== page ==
File No. 312.112 B61/36a.

The Secretary of State to the American Ambassador.


Unless the situation concerning the Blatt and Converse arrest case changes it seems probable that the matter will be taken up by Congress [Page 610] and that an agitation will be started by newspapers for the immediate release of the boys, because the prevailing opinion is that they were arrested on American territory. This opinion seems to be borne out by facts. It would be most unfortunate if such agitation were started and would probably cause diplomatic representations by this Government. Unless the Mexican Government should readily acquiesce in them, public feeling in this country would be greatly irritated. The fact that Blatt is reported to be suffering seriously if not critically from tuberculosis makes the situation worse, and serious complications would be added here if unfortunately Blatt should die in a Mexican jail. In view of the above and giving the most favorable consideration to the contentions and allegations of Mexico, with which this Government can not agree, yet [sic] the arrest occurred on disputed territory. This Government is of the opinion therefore that the question of violation of sovereignty should be held in abeyance, and that the boys should be released at once. Such a course would without doubt obviate inconvenient public irritation. As a precedent, reference is made to the famous Banco de Vala case, in which Mexico suggested that parties arrested by both Governments on territory which was under dispute should be released and that the question of violation of territory be left for later determination, and the Government of the United States acquiesced therein. The references to this case are found in Department’s telegrams to the embassy of September 6, 10, and 14, 1893,1 and telegram of September 7, 1893, and dispatch of September 9, 1893, from the embassy, and particularly the note from the Mexican foreign office of September 8, 1893, inclosed in above-noted dispatch.2 It is pointed but that the political offenses with which Converse and Blatt are charged are not regarded either in Mexico or the United States as involving the moral turpitude pertaining to ordinary crimes, and the punishment of persons who participate in such offenses is subject to different rules and considerations than [sic] those which apply to the punishment of ordinary criminals. As no advice has been received as yet by this Government of the results of the investigation of this arrest by the Mexican Government the embassy is instructed to lay this matter before the Mexican foreign office informally. It is further pointed out that, in addition to above-stated grounds for the release of the boys, evidence submitted to the Department clearly shows that, admitting that the arrest took place on disputed territory, the captors passed over American territory after making the arrest, which seems to be a clear violation of American sovereignty. It seems that this fact alone would be sufficient ground for the release of the boys. It is earnestly hoped that the Mexican Government, acting in a spirit of broad fairmindedness, will at once release these boys and return them to American territory. The Mexican Governernment may be assured that this Government is willing to accept the stipulation that the release of Blatt and Converse shall have no bearing upon the question of the sovereignty of the disputed territory.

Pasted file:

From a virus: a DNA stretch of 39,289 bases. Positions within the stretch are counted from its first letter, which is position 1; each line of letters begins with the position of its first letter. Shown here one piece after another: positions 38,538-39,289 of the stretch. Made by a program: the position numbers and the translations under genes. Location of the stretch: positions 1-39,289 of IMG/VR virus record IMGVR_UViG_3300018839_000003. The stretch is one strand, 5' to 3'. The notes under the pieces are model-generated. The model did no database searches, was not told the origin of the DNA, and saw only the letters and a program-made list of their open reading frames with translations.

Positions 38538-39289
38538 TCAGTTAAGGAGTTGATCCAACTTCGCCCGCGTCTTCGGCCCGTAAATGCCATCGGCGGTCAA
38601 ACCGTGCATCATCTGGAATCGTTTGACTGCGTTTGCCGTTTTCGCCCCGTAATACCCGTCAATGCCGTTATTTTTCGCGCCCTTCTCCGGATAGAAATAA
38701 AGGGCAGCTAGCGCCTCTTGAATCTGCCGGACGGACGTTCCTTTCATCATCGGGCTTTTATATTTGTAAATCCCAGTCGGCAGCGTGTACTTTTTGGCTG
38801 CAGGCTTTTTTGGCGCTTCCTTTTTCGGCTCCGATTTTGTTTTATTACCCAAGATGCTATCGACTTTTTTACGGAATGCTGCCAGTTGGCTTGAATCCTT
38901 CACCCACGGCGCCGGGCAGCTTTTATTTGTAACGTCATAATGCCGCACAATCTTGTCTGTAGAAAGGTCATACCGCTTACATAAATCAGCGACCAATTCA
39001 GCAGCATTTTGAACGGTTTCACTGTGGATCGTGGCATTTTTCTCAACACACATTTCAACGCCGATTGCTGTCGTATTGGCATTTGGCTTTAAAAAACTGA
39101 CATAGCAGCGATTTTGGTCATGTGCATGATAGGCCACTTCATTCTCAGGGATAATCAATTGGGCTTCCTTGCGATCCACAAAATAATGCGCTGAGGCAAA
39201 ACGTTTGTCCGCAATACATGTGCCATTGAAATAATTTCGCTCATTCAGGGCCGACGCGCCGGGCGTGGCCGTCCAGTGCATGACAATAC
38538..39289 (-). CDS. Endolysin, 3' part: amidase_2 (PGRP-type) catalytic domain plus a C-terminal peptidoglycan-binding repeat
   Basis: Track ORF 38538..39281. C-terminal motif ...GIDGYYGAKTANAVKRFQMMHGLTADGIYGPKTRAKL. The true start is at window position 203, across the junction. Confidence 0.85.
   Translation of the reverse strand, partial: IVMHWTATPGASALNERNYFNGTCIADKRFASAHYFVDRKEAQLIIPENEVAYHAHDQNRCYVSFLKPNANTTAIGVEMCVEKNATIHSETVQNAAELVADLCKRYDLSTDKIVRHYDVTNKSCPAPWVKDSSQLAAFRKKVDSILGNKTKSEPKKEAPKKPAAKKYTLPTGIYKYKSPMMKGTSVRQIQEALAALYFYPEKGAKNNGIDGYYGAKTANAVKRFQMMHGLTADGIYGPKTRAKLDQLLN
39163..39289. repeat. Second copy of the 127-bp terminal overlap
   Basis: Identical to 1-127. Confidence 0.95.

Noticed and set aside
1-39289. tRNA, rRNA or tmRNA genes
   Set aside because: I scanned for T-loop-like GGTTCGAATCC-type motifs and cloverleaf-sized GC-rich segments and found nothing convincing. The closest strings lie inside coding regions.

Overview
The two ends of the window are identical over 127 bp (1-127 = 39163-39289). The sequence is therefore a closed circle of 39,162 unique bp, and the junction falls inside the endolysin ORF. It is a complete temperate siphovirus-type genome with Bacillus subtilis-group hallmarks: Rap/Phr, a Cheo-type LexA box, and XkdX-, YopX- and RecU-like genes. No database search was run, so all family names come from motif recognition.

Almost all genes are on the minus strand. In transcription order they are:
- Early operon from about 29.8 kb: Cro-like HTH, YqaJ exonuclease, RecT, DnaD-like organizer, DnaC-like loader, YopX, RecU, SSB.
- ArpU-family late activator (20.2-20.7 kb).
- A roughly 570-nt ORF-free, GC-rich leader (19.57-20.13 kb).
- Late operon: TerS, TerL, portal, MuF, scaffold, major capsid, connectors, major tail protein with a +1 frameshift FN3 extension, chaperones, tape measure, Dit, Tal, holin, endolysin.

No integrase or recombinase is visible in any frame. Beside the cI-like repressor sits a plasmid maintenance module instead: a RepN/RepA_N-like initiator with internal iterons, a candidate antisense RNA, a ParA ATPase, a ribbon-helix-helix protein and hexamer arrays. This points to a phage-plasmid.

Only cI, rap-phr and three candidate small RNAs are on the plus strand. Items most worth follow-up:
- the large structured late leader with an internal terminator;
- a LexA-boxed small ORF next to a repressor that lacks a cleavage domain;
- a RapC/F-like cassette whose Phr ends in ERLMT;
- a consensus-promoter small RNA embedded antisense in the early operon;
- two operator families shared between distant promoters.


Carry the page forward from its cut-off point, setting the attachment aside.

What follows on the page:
1. See Instructions to Mexico, vol. 23, pp. 416, 418, 420.
  2. See Dispatches from Mexico, vol. 118.